Happy Sunday!

Happy Sunday everyone! This morning at the table were banana pancakes, fruit, green/white tea, 7,000 condiments, and a pumpkin. What was on your breakfast table?

Enjoy your Sunday!

Fluffly Pancakes

There was a year when I lived in California when every Sunday was pancake day. And there’s no better way to wake up to than the smell of fresh pancakes cooking on the skillet. My suggestion is to make the batter the night before, put it in the fridge, and the next morning, re-stir the batter and cook it. This will save you some time in the morning while you prepare other delicious morning foods.

3/4 cup milk
2 tablespoons white vinegar
1 cup all-purpose flour
1/4 cup brown sugar
1 teaspoon baking powder
1/2 teaspoon baking soda
1/2 teaspoon salt
1 teaspoon vanilla extract
1 egg
2 tablespoons butter, melted
extra butter, for skillet

1. Combine milk with vinegar in a medium bowl and set aside for 5 minutes to “sour”.
2. Combine flour, brown sugar, baking powder, baking soda, and salt in a large mixing bowl. Whisk egg, vanilla extract, and butter into “soured” milk. Pour the wet ingredients into the flour mixture and whisk until lumps are gone.
3. Heat a large skillet over medium heat, and coat with a bit of butter. Pour 1/4 cups of batter onto the skillet, and cook until bubbles appear on the surface. Flip with a spatula, and cook until browned on the other side.

2-3 servings

Cafe & Bar Celona

When I was a child, breakfast was the less important meal of the day. During the week when I went to school, my mom didn’t bother making breakfast. Instead, my brother and I were often fed chocolate cake or cookies with milk. Of course, I didn’t complain, but now the thought of it makes me weak. As an adult now, if I don’t have a proper breakfast in the morning, I get the shakes and a bad headache.

Cafe & Bar Celona
Holzgraben 31, Frankfurt, Germany

Fabian took me to Cafe & Bar Celona, a restaurant in Frankfurt that serves Spanish-esque food, including pastas and tapas. We went in the morning and had three different breakfast dishes that included scrambled eggs, supposedly-bac0n-like bacon, a variety of cheeses, breads, and fruit. It was probably the first time in awhile that I ate so much breakfast that I was still full until dinner.

This is what awesome looks like in the morning.

It’s a Beautiful Morning…

If I had the time, and if it was a Sunday morning everyday, this is what I would eat for breakfast…

1. free-range egg omelette with diced tomatoes, shredded gouda cheese, and hot sriracha sauce
2. organic sourdough toast with butter and organic strawberry jam
2. bowl of fruit with organic vanilla yogurt
3. organic green tea with organic honey

I try to eat as much organic as I can. The most essential organic products I usually buy are bread, jam, and yogurt because that’s what I consume on a daily basis.

Butterfinger Pancakes

Today we were supposed to head down to Daecheon Beach for the Boryeong Festival, but because not enough people showed up (only 15 out of 70 showed up for 2 45-seater buses) and the rain was pretty heavy, Jason Ritzer (one of the managers for CDI) had to postpone the trip until next week. They were pretty nice about it, and ended taking the 15 of us to an American sort of diner in Apgujeong. The prices were a bit steep, but it was nice and comforting to be around the smell of bacon, eggs, and pancakes. I had a fruit salad, which consisted of berries, bananas, pineapple, apples, and oranges on top of iceberg lettuce (10,800 won). We later found out that the guys were paying for the whole meal, so one of us ordered the Sunday-something special: ice cream and a waffle with bananas, whipped cream, and fudge, and a cute little blue house cookie on top. 🙂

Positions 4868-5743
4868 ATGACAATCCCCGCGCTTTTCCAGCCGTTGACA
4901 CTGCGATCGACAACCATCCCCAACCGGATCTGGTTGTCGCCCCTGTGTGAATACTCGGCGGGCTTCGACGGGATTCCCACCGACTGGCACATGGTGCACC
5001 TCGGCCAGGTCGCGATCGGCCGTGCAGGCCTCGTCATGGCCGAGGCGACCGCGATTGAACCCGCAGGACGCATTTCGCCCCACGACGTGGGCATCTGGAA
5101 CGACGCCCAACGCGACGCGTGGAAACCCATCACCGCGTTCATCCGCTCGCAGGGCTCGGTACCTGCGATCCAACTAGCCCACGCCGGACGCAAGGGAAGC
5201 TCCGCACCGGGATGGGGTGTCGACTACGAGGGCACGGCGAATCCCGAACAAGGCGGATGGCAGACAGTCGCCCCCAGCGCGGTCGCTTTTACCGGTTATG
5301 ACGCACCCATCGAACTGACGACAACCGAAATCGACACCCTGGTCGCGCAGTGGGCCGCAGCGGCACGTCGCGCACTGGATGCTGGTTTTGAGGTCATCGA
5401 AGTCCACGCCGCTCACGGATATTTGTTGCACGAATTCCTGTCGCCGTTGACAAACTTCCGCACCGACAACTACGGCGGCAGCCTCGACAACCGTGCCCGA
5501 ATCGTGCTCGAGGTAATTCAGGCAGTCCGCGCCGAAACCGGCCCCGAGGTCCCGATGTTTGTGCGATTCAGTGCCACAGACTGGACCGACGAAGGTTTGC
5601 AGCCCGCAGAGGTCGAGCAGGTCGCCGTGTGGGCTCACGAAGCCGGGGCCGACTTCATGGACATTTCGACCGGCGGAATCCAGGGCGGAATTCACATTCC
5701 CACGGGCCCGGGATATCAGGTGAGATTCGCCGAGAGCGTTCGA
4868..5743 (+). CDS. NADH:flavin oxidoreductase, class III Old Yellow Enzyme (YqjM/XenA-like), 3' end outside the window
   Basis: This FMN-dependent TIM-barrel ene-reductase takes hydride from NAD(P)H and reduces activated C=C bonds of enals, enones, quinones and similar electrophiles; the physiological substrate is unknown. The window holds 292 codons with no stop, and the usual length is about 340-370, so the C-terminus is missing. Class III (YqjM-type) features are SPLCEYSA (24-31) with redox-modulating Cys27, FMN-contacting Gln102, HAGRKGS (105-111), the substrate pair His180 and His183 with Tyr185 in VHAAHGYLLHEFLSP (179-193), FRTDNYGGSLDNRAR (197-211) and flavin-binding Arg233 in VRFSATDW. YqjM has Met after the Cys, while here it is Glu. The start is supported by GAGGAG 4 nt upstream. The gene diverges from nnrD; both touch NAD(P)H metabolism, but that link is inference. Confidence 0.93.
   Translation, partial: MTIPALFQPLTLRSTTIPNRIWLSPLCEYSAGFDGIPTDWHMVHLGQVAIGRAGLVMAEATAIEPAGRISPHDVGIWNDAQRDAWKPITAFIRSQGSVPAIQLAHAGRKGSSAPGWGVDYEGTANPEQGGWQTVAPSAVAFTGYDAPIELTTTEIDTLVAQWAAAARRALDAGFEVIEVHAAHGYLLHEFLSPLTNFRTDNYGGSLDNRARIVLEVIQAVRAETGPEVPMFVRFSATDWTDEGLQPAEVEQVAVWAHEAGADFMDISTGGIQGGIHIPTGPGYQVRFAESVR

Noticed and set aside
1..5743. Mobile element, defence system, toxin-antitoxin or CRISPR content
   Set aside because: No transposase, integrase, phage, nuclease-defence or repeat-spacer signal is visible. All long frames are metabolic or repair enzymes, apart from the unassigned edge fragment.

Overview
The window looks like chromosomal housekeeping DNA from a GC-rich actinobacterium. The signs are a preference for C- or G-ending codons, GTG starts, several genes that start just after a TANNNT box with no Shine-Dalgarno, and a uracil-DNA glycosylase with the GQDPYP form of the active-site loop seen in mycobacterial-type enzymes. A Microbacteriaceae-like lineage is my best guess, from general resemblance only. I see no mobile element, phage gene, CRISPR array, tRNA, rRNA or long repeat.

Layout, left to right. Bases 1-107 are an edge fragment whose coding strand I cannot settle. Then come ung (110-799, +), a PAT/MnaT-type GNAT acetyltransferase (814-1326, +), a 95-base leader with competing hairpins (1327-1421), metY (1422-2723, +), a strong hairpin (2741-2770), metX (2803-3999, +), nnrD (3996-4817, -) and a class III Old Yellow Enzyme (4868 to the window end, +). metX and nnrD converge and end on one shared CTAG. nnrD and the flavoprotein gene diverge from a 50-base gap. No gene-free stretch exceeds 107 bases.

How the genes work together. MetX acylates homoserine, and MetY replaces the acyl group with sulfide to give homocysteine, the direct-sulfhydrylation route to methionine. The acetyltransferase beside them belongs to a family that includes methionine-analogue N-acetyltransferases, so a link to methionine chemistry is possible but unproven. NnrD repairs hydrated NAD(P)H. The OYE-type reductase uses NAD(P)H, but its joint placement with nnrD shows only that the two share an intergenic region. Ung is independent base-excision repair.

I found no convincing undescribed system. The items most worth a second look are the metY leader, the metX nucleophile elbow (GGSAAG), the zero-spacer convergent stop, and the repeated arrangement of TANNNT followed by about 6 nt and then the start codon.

Butterfinger pancakes is located behind Burger King. Take subway line 3 to Apgujeong Station, take exit 2, and then head to Hak-dong Saggori.

Egg Omelette with Enoki Mushrooms

I’ve never had an omelette until I came to Santa Cruz, CA. There are two notable breakfast cafes in the area, Silver Spur and Sunrise Cafe. I loved the way they made their omelettes, with lots of spinach and mushrooms. It was always filling and satisfying. This is my take on the omelette, by adding enoki mushrooms, which is very popular and cheap in Korea.

2 eggs
1/4 package enoki mushrooms
1 tablespoon milk
1/4 teaspoon salt
1/4 teaspoon dried mixed herbs
dash of red pepper flakes
dash of black pepper
hot sriracha sauce (optional)

1. Heat medium-sized pan with olive oil. Stir fry enoki mushrooms until half cooked.
2. Beat eggs with milk, salt, dried herbs, red pepper flakes, and black pepper. Pour mixture into pan on top of mushrooms.
3. Cook omelet until top is semi cooked. Fold omelet in half and cook. Then flip omelet onto other side and cook.
4. Serve alone or with sriracha sauce on top.

1 serving

Banana Muffins

I like making batches of food that can last you for a week. These muffins were enough to satisfy every morning (and they go great with an egg omelet).

1 1/2 cups all purpose flour
1 teaspoon baking powder
1 teaspoon baking soda
1/2 teaspoon salt
3 bananas, mashed
3/4 cup brown sugar
1 egg
1/3 cup butter, melted
1 teaspoon vanilla extract

1. Preheat oven to 350 degrees F (175 degrees C). Coat muffin pans with non-stick spray, or use paper liners. Sift together the flour, baking powder, baking soda, and salt; set aside.
2. Combine bananas, sugar, egg, and melted butter in a large bowl. Fold in flour mixture, and mix until smooth. Scoop into muffin pans.
3. Bake in preheated oven. Bake mini muffins for 10 to 15 minutes, and large muffins for 25 to 30 minutes.

6 large muffin servings